Super Mario takes part in a St. Patrick's Day Parade in Connemara!

All along the route of the St. Patrick's Day Parade in Moycullen, the Connemara Greenway Alliance group of walkers(including one man and his dog!) cyclists (& a unicyclist - Gabe!) and in buggies were clapped and cheered on by the watching crowds.

This was a manifestation of the huge support that this proposed walking and cycling green infrastructure has amongst the people of Connemara.
The Connemara Greenway is long overdue! In our seven years in existence, the Alliance has seen greenways across Ireland open up. So in the public consultation that happens this week in the University of Galway (Wednesday), Moycullen (Thursday) and Oughterard (Friday), we ask supporters of the Connemara Greenway to attend and make their feelings known.
And by the way, I really enjoyed dressing up as Super Mario for the parade once again! It is always nice to bring a bit of humour to a serious community campaign.
But on a political note, I made sure that Super Mario wore a Palestinian scarf. We must continue to keep pushing for a ceasefire in Gaza at all opportunities.

Remembering Mom & Dad on Mother’s Day.

Last Sunday was my dad’s anniversary, today is Mother’s Day. So it is a good time for me to remember and to say a prayer in thanks and appreciation to both my dearly departed and much missed parents. Ar dheis Dé go raibh a n-anamacha.

When my dad Paddy Smith and my mom Bridget Agnew got engaged, they had this photo taken as a memento to a very special time in their lives. Dad was 21 years old, Mom was 19 years old,
Mom was born in Monaghan, my Dad in Offaly. They both met in Dublin at a dance club on Parnell Square not far from Drumcondra where my mom’s family had a grocery shop beside Croke Park. My dad was a bus conductor with Córas Iompair Éireann (CIÉ).

Throughout their lives, they like so many of their era strived to be good people with good values, taught their children to respect others, to love God, to practice a strong Christian (though not servile) faith and to work hard in order to earn an honest wage but to always realise that money was not everything and there were more important things in life.
Dad exemplified these values. Likewise with Mom who was for much of her early adult life one of a rare breed, a business woman in an overwhelmingly male-dominated retail sector.
But the Ireland they were born into and grew up in was a different country than today. It was poor, patriarchal, socially repressive in many ways, its economy rural centric characterised by small subsistence family farming with our biggest export being our young people. Both my parents endured difficult teenage years and came from families that suffered for awhile as a consequence of years of revolutionary struggle and being on the losing side at the end of the Irish Civil War.
But it was not all doom and gloom in this Irish society. For it possessed a strong local community ethos; crime was almost non-existent; most products could be recycled, repaired and reused; raw materials were sourced locally; children immersed themselves in Nature almost daily; and young people regularly went to sports matches, played music, danced, fell in love and got married; and many families took annual holidays or enjoyed weekend excursions to seaside resorts.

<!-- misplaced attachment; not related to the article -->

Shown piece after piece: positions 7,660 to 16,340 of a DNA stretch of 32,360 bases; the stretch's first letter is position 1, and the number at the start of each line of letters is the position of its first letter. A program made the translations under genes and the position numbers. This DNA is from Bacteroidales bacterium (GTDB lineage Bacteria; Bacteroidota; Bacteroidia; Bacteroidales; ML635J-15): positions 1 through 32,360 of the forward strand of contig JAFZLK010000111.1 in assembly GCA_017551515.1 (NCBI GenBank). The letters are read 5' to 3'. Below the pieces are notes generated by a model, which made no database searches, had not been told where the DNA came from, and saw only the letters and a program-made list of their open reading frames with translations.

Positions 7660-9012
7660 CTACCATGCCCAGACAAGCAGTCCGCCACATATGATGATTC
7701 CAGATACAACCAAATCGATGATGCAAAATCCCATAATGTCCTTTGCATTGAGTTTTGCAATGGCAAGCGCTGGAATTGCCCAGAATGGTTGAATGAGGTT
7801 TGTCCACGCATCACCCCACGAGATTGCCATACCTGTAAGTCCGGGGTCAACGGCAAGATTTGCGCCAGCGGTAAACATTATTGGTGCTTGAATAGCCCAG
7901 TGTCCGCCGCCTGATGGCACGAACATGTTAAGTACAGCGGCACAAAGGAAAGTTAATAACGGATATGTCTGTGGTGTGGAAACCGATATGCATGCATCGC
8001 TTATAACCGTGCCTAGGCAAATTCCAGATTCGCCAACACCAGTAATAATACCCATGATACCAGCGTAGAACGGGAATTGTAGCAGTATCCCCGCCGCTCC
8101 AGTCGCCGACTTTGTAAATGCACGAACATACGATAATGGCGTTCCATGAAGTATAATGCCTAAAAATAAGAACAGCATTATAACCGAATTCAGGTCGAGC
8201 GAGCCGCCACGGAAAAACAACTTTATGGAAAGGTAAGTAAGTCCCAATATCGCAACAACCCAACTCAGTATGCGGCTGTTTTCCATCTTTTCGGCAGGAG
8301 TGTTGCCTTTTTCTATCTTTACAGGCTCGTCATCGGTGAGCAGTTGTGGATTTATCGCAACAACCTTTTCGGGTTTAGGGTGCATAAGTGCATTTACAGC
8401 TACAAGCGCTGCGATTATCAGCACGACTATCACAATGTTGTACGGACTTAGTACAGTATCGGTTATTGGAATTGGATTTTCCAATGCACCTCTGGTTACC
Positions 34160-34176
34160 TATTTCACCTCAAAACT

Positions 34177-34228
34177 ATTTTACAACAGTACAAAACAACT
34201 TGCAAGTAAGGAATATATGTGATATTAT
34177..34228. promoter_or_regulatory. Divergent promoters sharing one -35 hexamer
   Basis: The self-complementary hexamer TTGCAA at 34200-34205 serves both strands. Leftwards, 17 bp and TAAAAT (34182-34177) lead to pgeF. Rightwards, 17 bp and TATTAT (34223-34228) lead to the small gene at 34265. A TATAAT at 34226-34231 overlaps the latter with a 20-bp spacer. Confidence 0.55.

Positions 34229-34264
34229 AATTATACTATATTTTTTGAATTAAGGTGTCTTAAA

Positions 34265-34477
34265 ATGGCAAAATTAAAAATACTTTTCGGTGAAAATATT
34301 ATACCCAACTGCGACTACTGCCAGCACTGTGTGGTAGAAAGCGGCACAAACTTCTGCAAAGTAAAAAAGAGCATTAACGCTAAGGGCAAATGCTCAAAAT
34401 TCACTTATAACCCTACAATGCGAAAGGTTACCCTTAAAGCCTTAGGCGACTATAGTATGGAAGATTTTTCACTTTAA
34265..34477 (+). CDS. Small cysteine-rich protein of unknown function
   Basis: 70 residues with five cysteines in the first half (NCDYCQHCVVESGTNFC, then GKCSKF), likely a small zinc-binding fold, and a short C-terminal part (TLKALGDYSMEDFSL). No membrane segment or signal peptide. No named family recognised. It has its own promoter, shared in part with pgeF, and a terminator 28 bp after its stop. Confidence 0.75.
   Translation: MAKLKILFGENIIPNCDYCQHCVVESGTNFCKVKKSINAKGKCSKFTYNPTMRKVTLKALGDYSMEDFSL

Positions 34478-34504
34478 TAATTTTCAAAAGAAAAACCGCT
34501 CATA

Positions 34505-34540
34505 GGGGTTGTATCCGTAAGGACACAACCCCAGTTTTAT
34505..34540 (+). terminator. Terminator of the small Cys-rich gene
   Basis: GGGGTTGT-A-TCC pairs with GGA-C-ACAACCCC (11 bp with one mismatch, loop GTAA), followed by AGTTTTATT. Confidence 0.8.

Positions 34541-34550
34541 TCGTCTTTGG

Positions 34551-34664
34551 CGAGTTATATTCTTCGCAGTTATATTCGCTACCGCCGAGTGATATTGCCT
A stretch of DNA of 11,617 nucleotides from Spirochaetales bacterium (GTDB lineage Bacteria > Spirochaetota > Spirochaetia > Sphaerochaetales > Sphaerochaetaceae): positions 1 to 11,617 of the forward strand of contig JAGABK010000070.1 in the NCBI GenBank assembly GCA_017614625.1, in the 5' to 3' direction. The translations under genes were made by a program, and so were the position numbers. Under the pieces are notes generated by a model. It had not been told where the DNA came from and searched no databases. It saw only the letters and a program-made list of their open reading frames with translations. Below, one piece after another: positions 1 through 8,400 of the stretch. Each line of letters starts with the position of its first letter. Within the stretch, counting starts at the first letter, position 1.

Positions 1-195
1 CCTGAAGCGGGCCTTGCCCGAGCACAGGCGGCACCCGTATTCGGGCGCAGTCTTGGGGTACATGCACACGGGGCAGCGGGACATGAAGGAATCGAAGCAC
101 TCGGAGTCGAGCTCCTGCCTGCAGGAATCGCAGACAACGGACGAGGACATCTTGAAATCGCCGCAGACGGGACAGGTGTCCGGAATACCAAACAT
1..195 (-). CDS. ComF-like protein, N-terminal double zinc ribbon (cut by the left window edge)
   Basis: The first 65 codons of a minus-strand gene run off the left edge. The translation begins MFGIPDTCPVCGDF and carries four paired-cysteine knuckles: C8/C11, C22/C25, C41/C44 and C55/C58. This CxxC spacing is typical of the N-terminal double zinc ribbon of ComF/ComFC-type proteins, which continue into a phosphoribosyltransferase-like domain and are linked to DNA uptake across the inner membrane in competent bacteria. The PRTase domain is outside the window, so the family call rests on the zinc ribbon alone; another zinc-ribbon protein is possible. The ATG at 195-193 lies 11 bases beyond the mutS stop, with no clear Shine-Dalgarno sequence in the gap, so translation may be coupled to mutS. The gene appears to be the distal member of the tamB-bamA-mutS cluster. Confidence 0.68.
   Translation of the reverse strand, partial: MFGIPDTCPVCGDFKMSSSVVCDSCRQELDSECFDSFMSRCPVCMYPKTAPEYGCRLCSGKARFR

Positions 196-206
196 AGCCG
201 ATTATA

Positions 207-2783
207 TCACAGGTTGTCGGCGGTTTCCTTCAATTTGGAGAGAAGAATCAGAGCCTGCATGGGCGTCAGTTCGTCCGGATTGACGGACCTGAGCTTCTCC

I consider myself so fortunate as a child to have had wonderful family summer holidays enjoying the amusements, beaches and candy floss of the seaside tourist towns of Bundoran, Bangor and Tramore; experiencing exciting working holidays with the 'country' cousins in Carrickmacross and Cloghan amongst the pastures, hayfields and bogs; picnics in the countryside; helping on my dad's garden allotment and working daily behind the counter in the family shop. My parents always allowed me to earn my own pocket money and to spend it on DC, Marvel and Thunderbirds/Stingray comics (I was always a big science fiction fan!), Action Men and Airfix aeroplane models.
Whilst physical (corporeal) punishment was all too commonly practiced by adults against children in families and in schools in those days, I cannot ever remember being slapped or beaten by Mom or Dad for misbehaving even though I was a strong-willed often argumentative child not afraid to express opinions that were contrary to those of my parents.

On Mother’s Day, I pay homage to my mom for being a feisty inspirational woman who overcame the most severe difficulties as a young teenage girl to successfully run a small business and raise a family; to my maternal grandmother Mary Ward who as the only daughter in her family spent much of early adult years feeding, clothing and supporting her 7 brothers many of whom were often ‘on the run’ as IRA volunteers during the War of Independence and the Civil War; and to my maternal great-grandmother Eliza Eccles who spent over 2 years in Armagh Prison for resisting Anglo-Irish landlord oppression during the Land Wars.
I am proud that these women in my family’s lineage kept alive the feminist ideals of a Celtic Pagan and early Christian Ireland where women often held prominent leadership roles exemplified by the fact that our country is the only country in the world (the island of St. Lucia does not count as it was named by invaders not the indigenous peoples!) called after a female.
Beir bua!